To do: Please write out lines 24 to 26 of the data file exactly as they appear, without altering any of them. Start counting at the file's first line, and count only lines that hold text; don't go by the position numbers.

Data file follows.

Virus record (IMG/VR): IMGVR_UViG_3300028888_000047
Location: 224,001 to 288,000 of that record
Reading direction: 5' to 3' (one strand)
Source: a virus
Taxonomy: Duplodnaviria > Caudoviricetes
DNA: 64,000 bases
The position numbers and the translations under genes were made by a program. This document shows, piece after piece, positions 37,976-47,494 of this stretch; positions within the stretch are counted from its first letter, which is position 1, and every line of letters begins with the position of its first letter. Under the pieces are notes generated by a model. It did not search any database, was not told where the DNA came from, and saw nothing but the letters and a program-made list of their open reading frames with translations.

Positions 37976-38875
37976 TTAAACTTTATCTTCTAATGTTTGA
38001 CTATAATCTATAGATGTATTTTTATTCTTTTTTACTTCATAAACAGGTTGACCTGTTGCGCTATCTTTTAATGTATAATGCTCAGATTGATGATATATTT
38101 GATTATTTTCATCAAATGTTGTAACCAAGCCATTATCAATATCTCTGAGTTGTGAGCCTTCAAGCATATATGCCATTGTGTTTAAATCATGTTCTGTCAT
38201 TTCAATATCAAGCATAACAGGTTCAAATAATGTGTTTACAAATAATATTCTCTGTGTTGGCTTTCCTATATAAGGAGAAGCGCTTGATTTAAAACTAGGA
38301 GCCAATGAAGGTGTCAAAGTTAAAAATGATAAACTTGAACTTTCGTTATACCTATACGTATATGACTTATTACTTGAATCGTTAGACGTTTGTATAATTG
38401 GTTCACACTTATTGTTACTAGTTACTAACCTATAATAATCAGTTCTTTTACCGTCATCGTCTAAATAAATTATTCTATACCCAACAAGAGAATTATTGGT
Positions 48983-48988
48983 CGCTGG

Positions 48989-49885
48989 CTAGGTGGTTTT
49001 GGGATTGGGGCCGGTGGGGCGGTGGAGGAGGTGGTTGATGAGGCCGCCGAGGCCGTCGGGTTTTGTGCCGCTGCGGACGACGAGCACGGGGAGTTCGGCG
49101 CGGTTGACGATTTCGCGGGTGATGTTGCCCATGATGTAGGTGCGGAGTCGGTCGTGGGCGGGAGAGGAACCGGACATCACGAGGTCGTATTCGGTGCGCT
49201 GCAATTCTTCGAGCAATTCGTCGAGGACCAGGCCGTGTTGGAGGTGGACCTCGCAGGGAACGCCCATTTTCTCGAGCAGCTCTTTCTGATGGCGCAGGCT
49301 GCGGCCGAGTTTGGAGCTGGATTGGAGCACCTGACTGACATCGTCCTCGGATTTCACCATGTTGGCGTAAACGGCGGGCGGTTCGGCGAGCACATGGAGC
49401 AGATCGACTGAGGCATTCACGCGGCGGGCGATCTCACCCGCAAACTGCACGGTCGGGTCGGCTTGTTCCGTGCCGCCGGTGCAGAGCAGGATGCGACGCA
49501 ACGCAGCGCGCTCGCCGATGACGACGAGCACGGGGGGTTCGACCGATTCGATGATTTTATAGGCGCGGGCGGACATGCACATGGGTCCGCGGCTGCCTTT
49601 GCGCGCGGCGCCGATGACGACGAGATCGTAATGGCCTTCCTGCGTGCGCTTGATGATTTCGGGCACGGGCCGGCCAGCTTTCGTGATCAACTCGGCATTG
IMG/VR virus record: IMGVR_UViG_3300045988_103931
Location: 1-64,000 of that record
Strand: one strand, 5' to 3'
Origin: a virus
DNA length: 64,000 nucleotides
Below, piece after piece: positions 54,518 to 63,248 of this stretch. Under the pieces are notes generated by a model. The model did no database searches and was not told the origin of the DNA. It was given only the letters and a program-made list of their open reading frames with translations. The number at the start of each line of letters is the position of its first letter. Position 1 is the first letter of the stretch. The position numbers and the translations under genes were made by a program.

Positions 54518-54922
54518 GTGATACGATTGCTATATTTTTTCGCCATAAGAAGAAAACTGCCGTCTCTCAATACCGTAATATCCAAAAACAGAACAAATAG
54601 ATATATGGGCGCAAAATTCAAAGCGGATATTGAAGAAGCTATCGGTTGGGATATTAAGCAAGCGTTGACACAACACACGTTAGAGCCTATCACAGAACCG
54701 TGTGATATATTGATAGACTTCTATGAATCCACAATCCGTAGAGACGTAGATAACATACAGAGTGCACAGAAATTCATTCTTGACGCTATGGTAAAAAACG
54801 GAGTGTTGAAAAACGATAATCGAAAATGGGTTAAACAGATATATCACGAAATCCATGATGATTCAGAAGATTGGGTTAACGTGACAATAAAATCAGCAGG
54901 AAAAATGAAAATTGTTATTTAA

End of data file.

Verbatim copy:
49501 ACGCAGCGCGCTCGCCGATGACGACGAGCACGGGGGGTTCGACCGATTCGATGATTTTATAGGCGCGGGCGGACATGCACATGGGTCCGCGGCTGCCTTT
49601 GCGCGCGGCGCCGATGACGACGAGATCGTAATGGCCTTCCTGCGTGCGCTTGATGATTTCGGGCACGGGCCGGCCAGCTTTCGTGATCAACTCGGCATTG
IMG/VR virus record: IMGVR_UViG_3300045988_103931